Dreams and visions, prophetic words from God about "dusty souls," speaking in tongues while "in the spirit"—narratives of these and similar events comprise the heart of Every Time I Feel the Spirit. This in-depth study of a Black congregation in Charleston, South Carolina provides a window into the tremendously important yet still largely overlooked world of African American religion as the faith is lived by ordinary believers.
For decades, scholars have been preoccupied with the relation between Black Christianity, civil rights, and social activism. Every Time I Feel the Spirit is about black religion as religion. It focuses on the everyday experience of religion in the church, congregants' relationships with God, and the role that God and Satan play in congregants' lives—not only as objects of belief but as actual agents. It explores the concepts of religious experience and religious ritual, while emphasizing the attributions that people make to the operation of spiritual forces and beings in their lives.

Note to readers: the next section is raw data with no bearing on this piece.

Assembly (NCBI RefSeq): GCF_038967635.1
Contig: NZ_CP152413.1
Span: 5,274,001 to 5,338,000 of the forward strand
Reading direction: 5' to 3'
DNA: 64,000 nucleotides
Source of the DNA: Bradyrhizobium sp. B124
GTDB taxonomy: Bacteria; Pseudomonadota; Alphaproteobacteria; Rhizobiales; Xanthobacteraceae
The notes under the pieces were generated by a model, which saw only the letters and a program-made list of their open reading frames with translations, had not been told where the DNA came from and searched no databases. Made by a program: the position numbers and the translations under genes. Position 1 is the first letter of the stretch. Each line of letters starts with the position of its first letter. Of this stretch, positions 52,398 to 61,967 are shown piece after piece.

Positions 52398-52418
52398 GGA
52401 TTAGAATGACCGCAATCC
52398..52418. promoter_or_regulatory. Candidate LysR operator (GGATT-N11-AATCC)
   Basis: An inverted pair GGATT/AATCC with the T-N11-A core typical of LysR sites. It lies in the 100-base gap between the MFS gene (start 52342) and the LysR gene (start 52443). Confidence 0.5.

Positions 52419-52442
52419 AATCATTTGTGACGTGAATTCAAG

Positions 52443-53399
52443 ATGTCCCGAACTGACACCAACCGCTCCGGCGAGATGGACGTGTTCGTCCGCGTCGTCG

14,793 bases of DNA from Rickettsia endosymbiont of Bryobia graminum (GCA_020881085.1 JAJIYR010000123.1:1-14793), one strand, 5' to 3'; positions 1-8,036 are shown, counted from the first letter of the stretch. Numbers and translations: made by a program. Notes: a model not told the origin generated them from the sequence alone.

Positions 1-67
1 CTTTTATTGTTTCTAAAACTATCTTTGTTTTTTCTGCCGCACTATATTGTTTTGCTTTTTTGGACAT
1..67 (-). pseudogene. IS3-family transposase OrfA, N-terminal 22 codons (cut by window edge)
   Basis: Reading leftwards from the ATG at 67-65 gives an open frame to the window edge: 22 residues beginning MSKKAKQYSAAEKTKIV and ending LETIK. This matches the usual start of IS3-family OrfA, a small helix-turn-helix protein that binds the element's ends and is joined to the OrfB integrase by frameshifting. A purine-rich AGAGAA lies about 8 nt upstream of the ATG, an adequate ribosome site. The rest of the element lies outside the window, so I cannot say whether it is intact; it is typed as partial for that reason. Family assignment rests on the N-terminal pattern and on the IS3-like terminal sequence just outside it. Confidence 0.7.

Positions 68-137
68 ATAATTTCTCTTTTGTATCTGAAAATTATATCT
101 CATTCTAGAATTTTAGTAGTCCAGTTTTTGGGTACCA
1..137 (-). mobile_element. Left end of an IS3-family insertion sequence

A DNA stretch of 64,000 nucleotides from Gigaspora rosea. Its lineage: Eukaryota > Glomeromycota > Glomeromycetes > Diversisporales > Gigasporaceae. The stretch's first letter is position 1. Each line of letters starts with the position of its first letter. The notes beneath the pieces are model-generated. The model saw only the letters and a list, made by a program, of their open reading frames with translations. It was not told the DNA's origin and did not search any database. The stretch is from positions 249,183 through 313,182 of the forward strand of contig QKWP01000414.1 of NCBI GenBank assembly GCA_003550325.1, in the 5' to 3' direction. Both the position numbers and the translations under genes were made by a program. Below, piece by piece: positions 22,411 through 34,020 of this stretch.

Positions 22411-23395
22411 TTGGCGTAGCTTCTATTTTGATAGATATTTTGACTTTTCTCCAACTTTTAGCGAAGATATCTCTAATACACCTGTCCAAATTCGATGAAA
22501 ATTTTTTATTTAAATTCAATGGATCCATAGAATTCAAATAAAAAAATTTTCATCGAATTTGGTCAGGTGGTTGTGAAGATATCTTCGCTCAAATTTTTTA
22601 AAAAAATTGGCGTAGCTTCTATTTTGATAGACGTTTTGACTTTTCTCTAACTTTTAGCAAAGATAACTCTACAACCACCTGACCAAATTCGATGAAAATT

Through interviews and field work, Nelson uncovers what religious people themselves see as important about their faith while extending and refining sociological understandings of religious ritual and religious experience.